A small, occasionally changing, selection of published and favorite stories.

A Little Dead Boy and His Bear
Late Night Jedi
She Takes the Stage

 

A Little Dead Boy and His Bear
(The Story Garden 8 – August 2009)

It was my seventh birthday. I heard her through the hard packed earth. She pressed her mouth against the ground and screamed. She made mud with her tears. She whispered, keened, crooned. She sang me Happy Birthday, then sang me a lullaby. She sat Eddie, my bear, there against the stone to keep me company, and patted the mound I lay beneath to tuck me in.

I recognized the rhythm of her love pat as it vibrated down in my bones.
 
She promised to come back tomorrow. I waited so long for tomorrow. It never comes. The sun warms the soil of our old family plot, the moon drips dew on the grass, but tomorrow never comes.

At first I rested there, in my bones, as the flesh fell. My face split in the middle, lips swollen. The skin burst, sliding off to either side, sludge on my satin pillow. I hid there, down in the deep-dark, wanting her, scared to come out, not knowing I could come out, until I was all white-skeleton and dust.

My fingertips were wearing away. As the first phalanges fell to melt in my grave-grime I fled. I wanted to cry there, but the eyes goggling in smooth sockets were glass and dry, so I fled my bones.

Hovering small in the corner of my coffin I watched the last bits of my body broke and tumbled loose until I didn't want to see, or be alone anymore. I was tired of the dark. I turned to stare at the mouldering lid of my box, wished my way through the satin and wood, pushed myself away from my rotten remains.

The dirt was wet and alive, full of the wriggling children of worms fed-fat on my flesh. I was warmed, surrounded by the smell of clean soil, instead of the stench of decay. I almost rested there, outside my bones, somewhere between there and free. But, I knew if I could get to the dirt, I could get to the light.

So again I fled. This time I fled the earth, inching through the worm tunnels and up the tendrils of weed roots. The ground grew warmer and tougher the higher I climbed, baked to a crisp by the sun. I longed for the sun. I threw myself against the crust of ground again and again until it cracked and the light winked through the dark.

Light. I held on to the tiny point of light penetrating my grave dust, and used it to pull myself out. Out of the quicksand, out of the prison, out of the muck and morsels of myself.

Out in the light I was blinded by the afternoon, deafened by the wind, flooded by smells as sweet as the grave was sour.

I danced there, atop my own holy ground, worshiping the light, until I noticed Eddie. He was still there, propped against the stone where she'd sat him that day. His fur was matted and drooping, the white darkened to a mildew-spotted brown. I threw myself at him in a remembered pattern, a hug.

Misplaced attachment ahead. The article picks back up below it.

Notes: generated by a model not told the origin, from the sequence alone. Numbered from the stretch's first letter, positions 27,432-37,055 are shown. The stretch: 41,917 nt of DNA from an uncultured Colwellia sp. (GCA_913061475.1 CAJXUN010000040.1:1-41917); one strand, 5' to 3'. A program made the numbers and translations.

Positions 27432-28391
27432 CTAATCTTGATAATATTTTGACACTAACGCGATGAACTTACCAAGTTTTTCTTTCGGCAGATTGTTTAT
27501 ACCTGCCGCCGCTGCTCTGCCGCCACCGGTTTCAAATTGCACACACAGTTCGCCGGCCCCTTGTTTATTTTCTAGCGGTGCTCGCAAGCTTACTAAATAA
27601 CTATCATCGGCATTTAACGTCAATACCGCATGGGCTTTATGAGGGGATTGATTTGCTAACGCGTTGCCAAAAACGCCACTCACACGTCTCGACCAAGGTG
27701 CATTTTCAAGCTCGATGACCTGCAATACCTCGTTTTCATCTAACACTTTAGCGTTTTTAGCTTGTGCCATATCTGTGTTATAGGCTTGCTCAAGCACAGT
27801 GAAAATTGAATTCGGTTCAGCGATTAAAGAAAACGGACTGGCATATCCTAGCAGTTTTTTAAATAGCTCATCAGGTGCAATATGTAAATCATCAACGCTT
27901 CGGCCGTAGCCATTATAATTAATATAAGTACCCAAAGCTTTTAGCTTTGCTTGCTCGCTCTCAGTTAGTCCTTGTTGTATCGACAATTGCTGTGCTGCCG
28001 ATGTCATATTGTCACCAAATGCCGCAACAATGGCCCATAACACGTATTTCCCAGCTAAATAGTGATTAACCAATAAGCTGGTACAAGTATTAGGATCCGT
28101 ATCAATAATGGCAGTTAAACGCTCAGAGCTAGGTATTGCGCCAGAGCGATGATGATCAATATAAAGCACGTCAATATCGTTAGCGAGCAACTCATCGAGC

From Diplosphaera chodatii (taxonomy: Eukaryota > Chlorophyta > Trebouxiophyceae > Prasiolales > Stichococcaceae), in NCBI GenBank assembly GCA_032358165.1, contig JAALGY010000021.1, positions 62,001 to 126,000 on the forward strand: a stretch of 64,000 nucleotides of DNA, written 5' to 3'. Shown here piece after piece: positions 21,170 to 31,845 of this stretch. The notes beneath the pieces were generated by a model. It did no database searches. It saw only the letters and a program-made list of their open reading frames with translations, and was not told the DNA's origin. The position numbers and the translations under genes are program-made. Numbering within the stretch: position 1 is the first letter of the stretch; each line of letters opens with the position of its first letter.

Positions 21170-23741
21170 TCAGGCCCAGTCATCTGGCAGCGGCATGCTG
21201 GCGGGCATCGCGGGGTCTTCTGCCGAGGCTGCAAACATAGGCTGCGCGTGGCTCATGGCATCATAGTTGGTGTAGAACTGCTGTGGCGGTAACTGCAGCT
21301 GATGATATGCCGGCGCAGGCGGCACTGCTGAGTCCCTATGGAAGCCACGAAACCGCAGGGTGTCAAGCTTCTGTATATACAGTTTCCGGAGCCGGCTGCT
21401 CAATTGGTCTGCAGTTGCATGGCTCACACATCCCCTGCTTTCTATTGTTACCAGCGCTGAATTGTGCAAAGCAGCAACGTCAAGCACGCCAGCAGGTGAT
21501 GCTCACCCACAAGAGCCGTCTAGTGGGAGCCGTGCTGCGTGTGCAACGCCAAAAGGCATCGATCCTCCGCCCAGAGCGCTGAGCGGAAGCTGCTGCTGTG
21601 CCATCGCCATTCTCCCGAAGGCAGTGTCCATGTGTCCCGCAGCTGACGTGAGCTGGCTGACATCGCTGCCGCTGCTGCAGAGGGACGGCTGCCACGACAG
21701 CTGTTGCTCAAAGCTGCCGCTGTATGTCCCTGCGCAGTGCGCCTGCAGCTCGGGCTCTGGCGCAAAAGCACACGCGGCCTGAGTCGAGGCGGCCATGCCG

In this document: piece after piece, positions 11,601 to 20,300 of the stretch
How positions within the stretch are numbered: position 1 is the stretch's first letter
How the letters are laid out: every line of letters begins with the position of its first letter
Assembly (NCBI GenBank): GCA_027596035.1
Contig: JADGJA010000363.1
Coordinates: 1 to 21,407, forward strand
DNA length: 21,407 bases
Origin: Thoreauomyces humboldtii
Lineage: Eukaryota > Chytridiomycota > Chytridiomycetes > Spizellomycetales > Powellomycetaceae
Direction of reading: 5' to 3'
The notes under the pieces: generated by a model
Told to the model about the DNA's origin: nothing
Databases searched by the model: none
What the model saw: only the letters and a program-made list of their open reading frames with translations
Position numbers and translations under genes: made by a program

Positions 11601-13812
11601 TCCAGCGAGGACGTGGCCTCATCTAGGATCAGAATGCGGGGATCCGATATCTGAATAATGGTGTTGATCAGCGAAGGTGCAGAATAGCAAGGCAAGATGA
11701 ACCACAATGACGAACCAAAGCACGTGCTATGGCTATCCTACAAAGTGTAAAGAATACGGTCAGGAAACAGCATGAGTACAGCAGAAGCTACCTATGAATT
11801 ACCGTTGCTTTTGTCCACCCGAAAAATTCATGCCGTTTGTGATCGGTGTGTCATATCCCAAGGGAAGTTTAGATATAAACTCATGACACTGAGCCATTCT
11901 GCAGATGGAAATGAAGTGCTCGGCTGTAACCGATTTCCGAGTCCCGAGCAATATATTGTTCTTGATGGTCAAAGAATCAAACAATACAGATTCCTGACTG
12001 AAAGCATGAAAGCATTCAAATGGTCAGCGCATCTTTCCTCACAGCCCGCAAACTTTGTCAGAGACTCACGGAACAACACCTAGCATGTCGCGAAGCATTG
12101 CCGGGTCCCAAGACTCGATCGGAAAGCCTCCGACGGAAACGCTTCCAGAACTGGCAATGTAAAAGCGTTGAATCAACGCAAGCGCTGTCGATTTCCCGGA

I fell, through his fur to the damp fluff and insect nests inside.

It was soft like a sponge inside Eddie, my old bear. I decided to stay, stretched myself out in his plush body,  tested his stitching, and looked through his plastic-button eyes.

The plot was littered with pine cones and needles. The grass grew high. The gravestones of my Grandma Bea and Papa Donny were growing thick carpets of moss, blurring their names away. Next to me there was a stone where there was no stone before.

I read the writing on my stone. Patrick William Flannery. That was me, once. June 8th, 2001 – June 4th, 2008. Beautiful Boy.

I read the writing on the stone next to mine, where there was no stone before. Mary Teresa Flannery. March 12th,  1976 – June 9th; 2008. Mourning Mother.

Mother.

I peer with Eddie's eyes at the earth beside my earth and wait for Mother. She was bigger than me, and maybe it takes longer for mothers to melt and long to leave their bones.

Still, she should be along soon, to find the light. Maybe tomorrow.

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Late Night Jedi
(I Can't Be Your Virgin and Your Mother (Shoots & Vines Press) – May 2009)

It's only 2 AM. There's still coffee in the pot. We look at each other, peering over our separate computer screens. My face is lit with the crisp blue glow of the word processor, yours a mottled, melting blur of colors as demons surround your Elf and go in for the kill. I love you. You're so cute. Where did you even get a copy of Diablo?

I smile and stare at you over my glasses until you decode the curve of my lips, waiting.

I turn off my machine.

This is why I am with you, this moment, when I cast my bedroom eyes and you look at me like you just can't believe you're about to see me naked, and ohmygod are you ever glad. I call it your Jedi moment. This is just how you would look if Yoda showed up and told you that, yes, you are a Jedi.  

I giggle when you make your best sexy face and growl, pulsing your fingers like claws in my direction as I carry my mug into the kitchen to the coffee pot for one last refill. You join me there with your own empty cup. I pour them both black, as you like it, skipping my cream and sugar.  Later we'll wax preposterously poetic about bitter kisses and  laugh to sleep.